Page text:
"Even if something is left undone, everyone must take time to sit still and watch the leaves turn."
The fall equinox happens this week. No doubt by this time the school routine is running smoothly for you and your family. It's a new season, with time and space to enjoy some relaxing activities before the hustle and bustle of the holidays.
What is special to you about fall? Wherever you live, the weather at this time of year is usually delightful—neither too hot nor too cold. As shadows lengthen and the days shorten, your daily rhythms can change with the season.
No matter how jam-packed your family's schedule is, you can adjust it to make more space for yourself and your family. How might you increase the time you need just for yourself? What would you and your family enjoy doing together? Longer evenings naturally make room for new routines.
As the airline attendants tell us, "Put on your own oxygen mask first." Get out your calendar, and schedule time for yourself— to meet friends, read a book, get a massage, or go bowling. Even fifteen minutes for yourself before answering those pressing family demands can help you feel calm and patient upon re-entry.
Perhaps you can share with your children outdoor activities that you recall from your own childhood: collecting beautifully colored leaves, walking on a nearly-deserted beach, watching birds fly south or squirrels gather acorns. Quiet times sharing thoughtful explorations can be soothing for all.
Be conscious about having time for family togetherness in your schedule, too. A monthly adventure to a nearby landmark, a visit to relatives, or a hike in the woods are good ways to spend time together without the distractions that occur at home. These outings could include another family and be as simple as a picnic in the park, sack races, or a game of softball.
Downtime at home is important, too. Children and adults need to refuel without pressure to do anything or go anywhere. Sometimes it's fun to spend the day in pajamas just reading or daydreaming in a quiet corner. Time without goals or plans is important for character development, giving children space to ask questions and wonder about how things work in the world. It also gives parents and children time to get to know more about each other.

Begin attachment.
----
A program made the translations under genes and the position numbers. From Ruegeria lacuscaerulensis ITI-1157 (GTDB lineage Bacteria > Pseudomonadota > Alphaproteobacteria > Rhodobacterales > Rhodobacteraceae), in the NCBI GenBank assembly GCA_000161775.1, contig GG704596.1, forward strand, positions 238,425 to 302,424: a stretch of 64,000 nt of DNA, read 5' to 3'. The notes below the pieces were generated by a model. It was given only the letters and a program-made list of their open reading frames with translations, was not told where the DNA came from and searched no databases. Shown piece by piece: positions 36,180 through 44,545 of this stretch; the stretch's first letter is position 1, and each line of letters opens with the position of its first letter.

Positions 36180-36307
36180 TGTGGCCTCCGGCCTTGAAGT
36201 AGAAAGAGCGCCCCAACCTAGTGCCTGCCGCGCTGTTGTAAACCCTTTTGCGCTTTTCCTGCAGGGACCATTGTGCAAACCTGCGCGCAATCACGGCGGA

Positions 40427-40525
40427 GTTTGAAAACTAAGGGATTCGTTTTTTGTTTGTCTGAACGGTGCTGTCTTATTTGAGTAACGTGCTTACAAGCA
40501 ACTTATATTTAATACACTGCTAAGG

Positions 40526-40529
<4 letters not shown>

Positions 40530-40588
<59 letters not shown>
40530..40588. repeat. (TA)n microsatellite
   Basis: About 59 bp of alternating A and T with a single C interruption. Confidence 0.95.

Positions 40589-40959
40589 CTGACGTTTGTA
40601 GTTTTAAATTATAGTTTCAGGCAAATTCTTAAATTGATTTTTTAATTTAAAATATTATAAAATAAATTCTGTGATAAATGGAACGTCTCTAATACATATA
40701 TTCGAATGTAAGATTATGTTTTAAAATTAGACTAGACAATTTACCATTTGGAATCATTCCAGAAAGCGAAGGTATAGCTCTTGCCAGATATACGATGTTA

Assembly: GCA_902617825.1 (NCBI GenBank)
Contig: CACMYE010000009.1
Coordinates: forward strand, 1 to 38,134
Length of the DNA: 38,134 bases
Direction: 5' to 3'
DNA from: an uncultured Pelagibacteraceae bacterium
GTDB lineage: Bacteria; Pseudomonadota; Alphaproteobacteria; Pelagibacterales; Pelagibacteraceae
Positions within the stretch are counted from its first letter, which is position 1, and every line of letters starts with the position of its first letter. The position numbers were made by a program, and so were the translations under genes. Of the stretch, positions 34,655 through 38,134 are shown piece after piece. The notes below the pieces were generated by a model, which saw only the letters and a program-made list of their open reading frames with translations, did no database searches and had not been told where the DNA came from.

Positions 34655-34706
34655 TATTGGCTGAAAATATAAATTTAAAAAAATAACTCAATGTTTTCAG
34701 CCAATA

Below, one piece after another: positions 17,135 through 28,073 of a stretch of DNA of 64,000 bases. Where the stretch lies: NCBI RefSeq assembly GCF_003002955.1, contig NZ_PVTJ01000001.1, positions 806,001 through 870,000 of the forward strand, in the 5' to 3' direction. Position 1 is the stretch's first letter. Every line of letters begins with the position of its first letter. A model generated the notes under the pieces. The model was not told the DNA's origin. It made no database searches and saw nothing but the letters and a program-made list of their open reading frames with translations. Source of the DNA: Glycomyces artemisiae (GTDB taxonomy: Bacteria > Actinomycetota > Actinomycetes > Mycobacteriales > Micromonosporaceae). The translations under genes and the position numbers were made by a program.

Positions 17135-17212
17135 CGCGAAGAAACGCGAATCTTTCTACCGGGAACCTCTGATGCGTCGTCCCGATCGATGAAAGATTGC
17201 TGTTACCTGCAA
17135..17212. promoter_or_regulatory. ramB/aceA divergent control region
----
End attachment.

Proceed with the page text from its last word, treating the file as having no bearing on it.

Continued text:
For the brain to truly rest or be stimulated from within, it is necessary to shut off cell phones and have a day without electronic screens and video games.
Could it be that we sometimes forget about having fun? These days we seem to be focused on "worthwhile" activities in order help our children develop a skill, learn something educational, have an exceptional experience, or write a future resume. For those of you who find it difficult to just play, one motivator is that it is a wonderful stress reliever. We need not be serious all the time. After all, laughter and play are an important part of life. When children have fun with adults, they learn to relate to them in a whole new way. Family play helps children gain valuable social skills, paving the way for more effective interactions with peers and adults alike.
The following games are fun for the whole family and can be played with both limited time and space:
During this quieter season, you and your children can begin to make decorations or gifts for the upcoming holidays. Collect beautiful leaves and seeds to make place cards and decorate the Thanksgiving table. Take some photos to frame or make into paperweights. Create a special scrapbook of the past year's adventures to give to a loved one.
Talk about how to keep commercialism out of the holidays, and plan a few special events to stay focused: Visit a nursing home where children and pets are welcomed (don't wait until Christmas); plan a day of making holiday treats for your neighbors, then deliver them personally; rake leaves or shovel snow to surprise a neighbor.
Make this fall season the beginning of something different. Sometimes we aren't sure how to talk with our children about what is distinctive about this season, but experiencing its special beauty together is a good beginning.
—by Jane M. Jacobs, M.A., Montessori Educational Consultant at Montessori Services. She is a trained primary Montessori directress and also a Licensed Marriage and Family Therapist. She has taught children aged 2 to 7 years in Montessori schools, Headstart, and also in a preschool for children with developmental challenges. In her counseling practice, she helps individuals, couples, and families.
—Originally Published 2015